Ryan and I feel enormously stressed at times (and with good cause), but we feel we have solid coping mechanisms to deal with the stress appropriately. We're not perfect. We get upset with each other at times, but when we do, we try to respect the fact that we feel our own highs and lows and different points. We know we each have to be strong for one another, but that sometimes means carrying the other until they can get back up. And that's not easy either. We've had our separate meltdowns and shared a few too. We've also both visited our own doctors, separately.

We didn't sleep much the first two months. Even when we tried to sleep, we'd wake up before 5 AM or toss and turn all night. The anxiety at the beginning was suffocating at times. We still have sleepless nights when we worry. (We're barely 3 months into this journey). And many more await us. Regardless of our efforts, we are exhausted. When asked about our sleeping habits, the doctor explained that although we may think we are sleeping, due to our stress, it is not quality sleep.

We now both have prescription sleep aids we take when needed. For us, our lack of sleep was affecting our ability to maintain focus, process our stresses, stay mentally acute, and have physical strength. I put this out there because I've learned from Ryan's family that mental health is often misunderstood. Medications can do wonders, counseling and therapy are helpful, and no one should be ashamed of admitting they can't do it all on their own.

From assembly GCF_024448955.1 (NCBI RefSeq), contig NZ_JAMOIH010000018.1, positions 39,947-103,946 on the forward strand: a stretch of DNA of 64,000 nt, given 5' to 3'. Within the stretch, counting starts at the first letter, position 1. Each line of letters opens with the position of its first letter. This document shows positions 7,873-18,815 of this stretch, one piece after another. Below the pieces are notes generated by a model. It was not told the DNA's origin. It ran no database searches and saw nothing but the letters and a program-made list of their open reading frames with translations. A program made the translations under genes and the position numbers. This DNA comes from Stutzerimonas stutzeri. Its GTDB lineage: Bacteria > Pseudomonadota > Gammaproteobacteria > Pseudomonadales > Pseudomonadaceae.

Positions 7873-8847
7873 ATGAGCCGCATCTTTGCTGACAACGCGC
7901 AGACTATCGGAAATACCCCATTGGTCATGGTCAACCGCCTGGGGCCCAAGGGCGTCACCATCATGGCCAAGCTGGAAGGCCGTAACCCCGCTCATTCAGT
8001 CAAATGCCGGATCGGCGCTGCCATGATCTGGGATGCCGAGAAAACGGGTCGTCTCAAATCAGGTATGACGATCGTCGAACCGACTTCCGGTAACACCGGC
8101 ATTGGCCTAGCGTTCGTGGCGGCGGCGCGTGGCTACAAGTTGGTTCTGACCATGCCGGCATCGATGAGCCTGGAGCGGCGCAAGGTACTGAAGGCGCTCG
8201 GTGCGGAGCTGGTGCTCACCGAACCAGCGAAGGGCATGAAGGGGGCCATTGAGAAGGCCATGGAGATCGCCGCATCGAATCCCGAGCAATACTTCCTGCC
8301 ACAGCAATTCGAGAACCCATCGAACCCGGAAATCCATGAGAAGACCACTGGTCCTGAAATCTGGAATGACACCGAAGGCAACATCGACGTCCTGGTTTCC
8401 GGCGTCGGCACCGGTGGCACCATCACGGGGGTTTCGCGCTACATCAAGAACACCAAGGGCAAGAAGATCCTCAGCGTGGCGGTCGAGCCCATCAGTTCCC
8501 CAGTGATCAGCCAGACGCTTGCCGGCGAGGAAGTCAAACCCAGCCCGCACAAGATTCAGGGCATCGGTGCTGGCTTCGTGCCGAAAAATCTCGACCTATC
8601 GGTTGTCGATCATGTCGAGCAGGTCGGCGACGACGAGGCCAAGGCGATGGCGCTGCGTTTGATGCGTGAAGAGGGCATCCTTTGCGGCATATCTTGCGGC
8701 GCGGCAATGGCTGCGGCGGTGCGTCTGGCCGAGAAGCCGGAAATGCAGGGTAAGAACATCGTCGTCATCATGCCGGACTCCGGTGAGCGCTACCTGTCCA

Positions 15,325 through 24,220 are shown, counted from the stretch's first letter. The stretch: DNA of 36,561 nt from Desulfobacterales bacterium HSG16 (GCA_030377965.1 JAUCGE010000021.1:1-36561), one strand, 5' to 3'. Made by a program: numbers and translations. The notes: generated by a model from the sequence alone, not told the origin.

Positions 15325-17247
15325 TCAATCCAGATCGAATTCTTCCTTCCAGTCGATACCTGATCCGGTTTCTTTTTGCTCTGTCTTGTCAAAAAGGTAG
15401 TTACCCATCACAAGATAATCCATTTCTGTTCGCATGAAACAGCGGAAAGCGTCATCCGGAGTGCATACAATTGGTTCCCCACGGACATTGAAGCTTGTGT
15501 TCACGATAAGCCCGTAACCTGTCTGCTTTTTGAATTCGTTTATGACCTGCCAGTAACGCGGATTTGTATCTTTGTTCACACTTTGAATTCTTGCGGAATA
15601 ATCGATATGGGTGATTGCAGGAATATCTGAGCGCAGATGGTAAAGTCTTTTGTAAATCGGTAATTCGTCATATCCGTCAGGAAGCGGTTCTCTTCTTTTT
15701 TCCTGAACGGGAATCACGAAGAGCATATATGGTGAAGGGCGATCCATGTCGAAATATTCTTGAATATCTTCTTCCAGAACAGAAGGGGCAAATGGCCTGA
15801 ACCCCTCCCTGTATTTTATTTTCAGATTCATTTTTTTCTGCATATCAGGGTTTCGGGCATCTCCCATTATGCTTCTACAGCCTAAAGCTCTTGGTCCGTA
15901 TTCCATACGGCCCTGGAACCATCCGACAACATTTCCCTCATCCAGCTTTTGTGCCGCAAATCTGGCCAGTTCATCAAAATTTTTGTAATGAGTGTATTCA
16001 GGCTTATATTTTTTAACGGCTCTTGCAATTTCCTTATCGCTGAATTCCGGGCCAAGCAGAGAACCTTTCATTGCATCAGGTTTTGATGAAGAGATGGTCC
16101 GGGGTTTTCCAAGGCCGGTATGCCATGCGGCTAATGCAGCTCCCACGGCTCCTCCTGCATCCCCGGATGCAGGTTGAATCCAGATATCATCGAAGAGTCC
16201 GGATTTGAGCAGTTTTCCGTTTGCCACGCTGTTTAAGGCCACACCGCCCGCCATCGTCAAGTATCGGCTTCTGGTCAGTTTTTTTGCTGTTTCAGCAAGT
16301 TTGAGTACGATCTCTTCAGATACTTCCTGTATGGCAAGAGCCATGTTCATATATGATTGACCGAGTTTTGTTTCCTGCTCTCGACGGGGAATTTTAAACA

And that's why it takes villages.


  1. Julie, I love so much about this post. Thanks for taking the time to blog these thoughts and for doing it with such honesty and candor. I love that you've framed the changes in your life in recent years in terms of simplifying and not sacrificing. It's a reflection of where your heart is, and I just love that about you.
    Daily showers are overrated anyway! (Your advice on that made adjusting to four kids a bit easier on me--thanks.)
    Hope things go well at the hospital this week. We're praying for you all!

  2. Julie,
    I love your blog! Such good reminders. I'm so glad to be in your village. You and your family are amazing.

  3. Wishing you could help me simplify, simplify, simplify!!! Wishing I could be as strong as you in even the normal, everyday events that come up. And wishing you both sweet dreams a little more often. We love you guys!

  4. Julie,
    Thank you so much for being such a faithful daughter of God and also for showing the power and miracle of medication. Sometimes we misunderstand and think that if we need a little extra help that we are somehow not faithful enough. How wrong that is and what a blessing medicine can be when we need it. Your faith is so strong and your attitude is so positive. Hang in there and enjoy some good sleep. I'll be praying for a private room for you guys tomorrow.


  5. Ryan has always been such a stable, even-tempered guy, I don't know if we should take credit for his temperament or not. But that fact that we have loved being his parents, (and continue to do so, even as adults) love you as our daughter, and love the 5 grandsons will never be disputed. That's the crux of everything. What goes around comes around. Thanks for the love, and for expressing your love to Ryan and the boys. It makes me cry. It makes the awful details and the yucky days bearable--for everyone.